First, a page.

More concerning to me at this point is the B3 dice mechanic. I’m going to reserve final judgement on this until I have some more experience with the game, but my first impressions are not great. Basically, each of your attributes is ranked on a scale from 1 to 10 (higher rankings are possible, “shifting” the attribute into a higher category, effectively making it a superpower. We won’t worry about this right now though) and you accomplish things in the game by rolling 2d6 and comparing your die roll and attribute ranking on a chart to see how many successes you achieved.
What I don’t like about this is that your chance to succeed or fail isn’t dependent on the task in any way. For example, my character has a ranking of 6 in sweet science, which means he always fails to generate even a single success on a roll of 5 or less. This means that almost 28% of the time my guy just misses when he tries to hit something, whether that something is a little old lady or Superman. I feel like there should be something mechanical that takes what you are trying to hit into consideration, but there isn’t. This static success/failure threshold feels unrealistic in situations where you are facing active opposition. For instance, in our first session my treasure hunter just flat-out unheroically missed a lowly goon, without that guy even having to roll to dodge. I realize my guy isn’t going to hit all the time, but I feel like my failure to hit should be based in some way on my targets success at avoiding the blow. Our game master is going to allow us to tweak our characters before the next session, so I think I’m going to have to lower some other skill and raise sweet science, giving me a better chance of at least forcing someone to have to dodge my punches rather than me just missing them because I’m incompetent.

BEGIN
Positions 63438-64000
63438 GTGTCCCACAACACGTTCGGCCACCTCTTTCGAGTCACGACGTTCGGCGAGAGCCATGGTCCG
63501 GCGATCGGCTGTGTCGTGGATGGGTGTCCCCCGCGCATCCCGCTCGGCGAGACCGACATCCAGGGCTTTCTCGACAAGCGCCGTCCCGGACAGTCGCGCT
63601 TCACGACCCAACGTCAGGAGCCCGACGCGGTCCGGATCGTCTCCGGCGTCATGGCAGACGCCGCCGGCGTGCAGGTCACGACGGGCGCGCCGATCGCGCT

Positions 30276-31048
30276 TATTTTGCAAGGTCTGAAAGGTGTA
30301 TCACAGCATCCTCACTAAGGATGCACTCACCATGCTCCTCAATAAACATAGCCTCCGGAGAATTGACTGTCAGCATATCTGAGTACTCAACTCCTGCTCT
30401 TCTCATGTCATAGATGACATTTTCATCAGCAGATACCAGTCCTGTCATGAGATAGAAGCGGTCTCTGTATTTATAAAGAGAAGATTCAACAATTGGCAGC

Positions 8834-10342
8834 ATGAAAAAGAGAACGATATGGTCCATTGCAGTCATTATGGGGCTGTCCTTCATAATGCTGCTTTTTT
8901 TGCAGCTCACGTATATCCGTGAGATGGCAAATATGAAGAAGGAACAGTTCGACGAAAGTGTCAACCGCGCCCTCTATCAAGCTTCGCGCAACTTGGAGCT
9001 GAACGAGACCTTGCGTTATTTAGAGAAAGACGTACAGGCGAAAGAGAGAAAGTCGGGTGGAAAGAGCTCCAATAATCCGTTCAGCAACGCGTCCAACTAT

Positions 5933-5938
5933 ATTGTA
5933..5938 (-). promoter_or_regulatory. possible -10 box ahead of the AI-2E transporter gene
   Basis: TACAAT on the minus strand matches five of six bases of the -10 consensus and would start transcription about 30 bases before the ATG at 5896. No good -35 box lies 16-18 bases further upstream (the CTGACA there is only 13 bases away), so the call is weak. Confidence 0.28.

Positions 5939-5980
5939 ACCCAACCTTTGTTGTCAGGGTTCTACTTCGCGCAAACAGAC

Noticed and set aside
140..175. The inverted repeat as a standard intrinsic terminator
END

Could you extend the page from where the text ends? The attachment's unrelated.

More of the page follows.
So, that’s what I don’t like about the system. What I do like is that in any given situation, you may be able to generate successes using multiple attributes, if each of them makes sense to use. Provided you don’t fail right out with the first attribute you roll against, you can keep those successes and roll another attribute, stacking any successes from that roll with the first. So in the case of my treasure hunter, if I generate at least one success with sweet science, I could make another attribute roll against my “signature move” attribute, wicked right-cross. If I had other skills that were relevant, like maybe something to do with agility or concentration depending on the circumstance, I could keep rolling dice and attempting to generate successes. I like this because it causes you to think creatively about your attributes and ways you can justify stacking rolls, and it makes your character’s attributes feel like more of an interlaced list of competencies rather than a bunch of stand alone components. Again, seeing how this worked in play makes me want to go back to the drawing board with my character and do some tweaking before the next game.
Well, this has already went on longer than I intended, so that’s it for now. I’m looking forward to future play sessions with this system, and I will probably post some session notes once there is a bit more of a story to tell.